One of the challenges of these lovely little towns is that the are old and not designed for cars. Past travel had taught us this, so we organized our luggage so that we can travel between our major stops with what could be described as carry on, thereby avoiding having to lug heavy cases from the car and up stairs.

Beddgelert is a picturesque little village, in the heart of Snowdonia National Park. It’s the place to stay we are told if you are a walker. It is also a great place to catch the steam train, something I haven’t done a since I was a child. The train routes through Snowdonia are world famous.

Beddgelert is situated about mid-point between Caernarfon and Porthmadog and we opt for the shorter route to Porthmadog as Caernarfon is our next stop. It’s hard not to get excited as we hear the train whistle as it enters the station. On we hop with a few others for the 45 minute trip. It’s a delightful trip through the national park, past rushing rivers, paddocks full of sheep and skirting the mountains. If you aren’t a walker and to be honest we are not this is the way to see this magnificent national park.

The train pulls into Porthmadog and we get off and spend about 30 minutes watching the trains and carriages being shunted. From there we take the short walk to the museum. I spend most of the rest of our time at the museum trying to remember how to tie all those knots I learnt in Scouts. The Museum tells the story of the port town and is definitely worth an hour.

Gelert’s grave or is it?

We wander back to the train station for a cup of tea at the station coffee shop, really it’s an excuse for us both to look at the trains before heading back to Beddlegert and to the scene of the “supposed” grave of Gelert the faithful hound of the medieval Welsh Prince Llewelyn the Great. Whether it is or just the concoction  of the proprietor of the Goat Hotel in the late 18th century who knows, but it certainly is worth a visit before dinner at another of the many local pubs, all of which seem to serve good food.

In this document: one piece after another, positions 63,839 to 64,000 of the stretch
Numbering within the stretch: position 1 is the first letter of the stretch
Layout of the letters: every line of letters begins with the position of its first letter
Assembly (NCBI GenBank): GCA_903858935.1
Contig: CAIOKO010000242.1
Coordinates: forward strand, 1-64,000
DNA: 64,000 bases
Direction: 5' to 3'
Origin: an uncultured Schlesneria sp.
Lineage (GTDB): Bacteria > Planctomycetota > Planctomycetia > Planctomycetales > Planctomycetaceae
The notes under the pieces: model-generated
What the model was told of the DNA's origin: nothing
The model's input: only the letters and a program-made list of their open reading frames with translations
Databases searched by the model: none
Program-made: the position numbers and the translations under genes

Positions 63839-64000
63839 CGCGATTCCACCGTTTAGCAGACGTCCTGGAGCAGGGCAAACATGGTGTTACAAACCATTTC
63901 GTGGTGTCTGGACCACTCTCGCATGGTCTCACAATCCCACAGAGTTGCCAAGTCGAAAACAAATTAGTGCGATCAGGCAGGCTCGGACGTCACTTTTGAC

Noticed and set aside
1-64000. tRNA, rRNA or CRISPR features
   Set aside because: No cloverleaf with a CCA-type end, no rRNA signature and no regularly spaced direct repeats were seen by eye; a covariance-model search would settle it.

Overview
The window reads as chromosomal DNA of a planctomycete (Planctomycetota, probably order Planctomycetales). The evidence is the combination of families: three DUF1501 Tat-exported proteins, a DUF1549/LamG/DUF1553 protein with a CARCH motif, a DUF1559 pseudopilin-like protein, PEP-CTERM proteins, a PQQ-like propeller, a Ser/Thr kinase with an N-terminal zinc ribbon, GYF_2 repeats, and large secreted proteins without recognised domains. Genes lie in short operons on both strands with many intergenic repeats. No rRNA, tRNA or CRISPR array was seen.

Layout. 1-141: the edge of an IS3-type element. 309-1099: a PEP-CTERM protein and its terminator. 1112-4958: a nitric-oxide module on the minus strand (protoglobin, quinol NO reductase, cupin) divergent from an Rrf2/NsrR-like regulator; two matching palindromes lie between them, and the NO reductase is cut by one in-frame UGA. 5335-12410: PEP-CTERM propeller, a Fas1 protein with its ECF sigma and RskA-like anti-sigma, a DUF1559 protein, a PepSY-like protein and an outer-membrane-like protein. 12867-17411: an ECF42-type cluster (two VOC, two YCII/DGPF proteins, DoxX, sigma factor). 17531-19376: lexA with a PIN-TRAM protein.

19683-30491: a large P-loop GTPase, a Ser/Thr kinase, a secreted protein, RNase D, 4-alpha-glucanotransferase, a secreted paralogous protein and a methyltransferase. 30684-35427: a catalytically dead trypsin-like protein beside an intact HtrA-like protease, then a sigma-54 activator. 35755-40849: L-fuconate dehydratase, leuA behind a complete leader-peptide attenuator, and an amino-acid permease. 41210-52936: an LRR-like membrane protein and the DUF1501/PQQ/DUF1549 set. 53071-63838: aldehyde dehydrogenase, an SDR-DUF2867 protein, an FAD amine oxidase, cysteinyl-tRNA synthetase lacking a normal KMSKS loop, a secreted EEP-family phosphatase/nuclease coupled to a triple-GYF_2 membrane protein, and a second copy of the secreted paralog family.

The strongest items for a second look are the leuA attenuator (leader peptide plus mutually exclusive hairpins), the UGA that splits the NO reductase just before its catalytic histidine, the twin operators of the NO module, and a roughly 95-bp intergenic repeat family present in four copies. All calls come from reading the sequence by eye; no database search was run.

View from our B&B

The next morning as we are served breakfast looking over this delightful little town our B&B hosts suggest we head off early given the forecast of gale force winds. With that, out the window goes plans for a nice walk along one or two of the beaches on Anglesey and Holyhead.  We make a decision on a visit to Caernarfon Castle and a drive across to Anglesey and the seaside town of Beaumaris, where we have afternoon tea in a pub overlooking the beach. The wind is whipping the sand up making it unpleasant even walking up the street. We decide it might be wise to head back to our B&B to be out of the weather, I definitely didn’t want to be stranded on Anglesey overnight. As we drive across the bridge we see road maintenance crews checking the wind speeds and note that high sided trucks and motorbikes are no longer able to cross.

Caernarfon Castle – the blue sky belies the wind!

We and a few other tourists brave the wind to get dinner at one of the local pubs. It’s eerie. Caernarfon is pretty much deserted and the wind is strong enough for us to decide on a pub near our accommodation.

As forecast the wind blows itself out overnight and we wake to a pleasant morning and use it to visit the South Stack Lighthouse on Holyhead. It’s still quite windy and I can only imagine what it would have been like the previous day. We’d have been blown to Dublin!

South Stack Lighthouse – Holyhead

With that its back to Holyhead and the ferry for Dublin. Maybe not the one we’d originally booked but one that will get us to our next location.

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6 Responses to It’s blowing a gale, Wales

  1. Clive says:

    Another interesting diary of your stay. Arriving in the aftermath of a hurricane made it memorable! But if you think Llandudno is unpronounceable did anyone mention Llanfair­pwllgwyngyll­gogery­chwyrn­drobwll­llan­tysilio­gogo­goch to you while you were on Anglesey? 😊

  2. coral waight says:

    Fabulous castle. Would have liked a few more photos of that.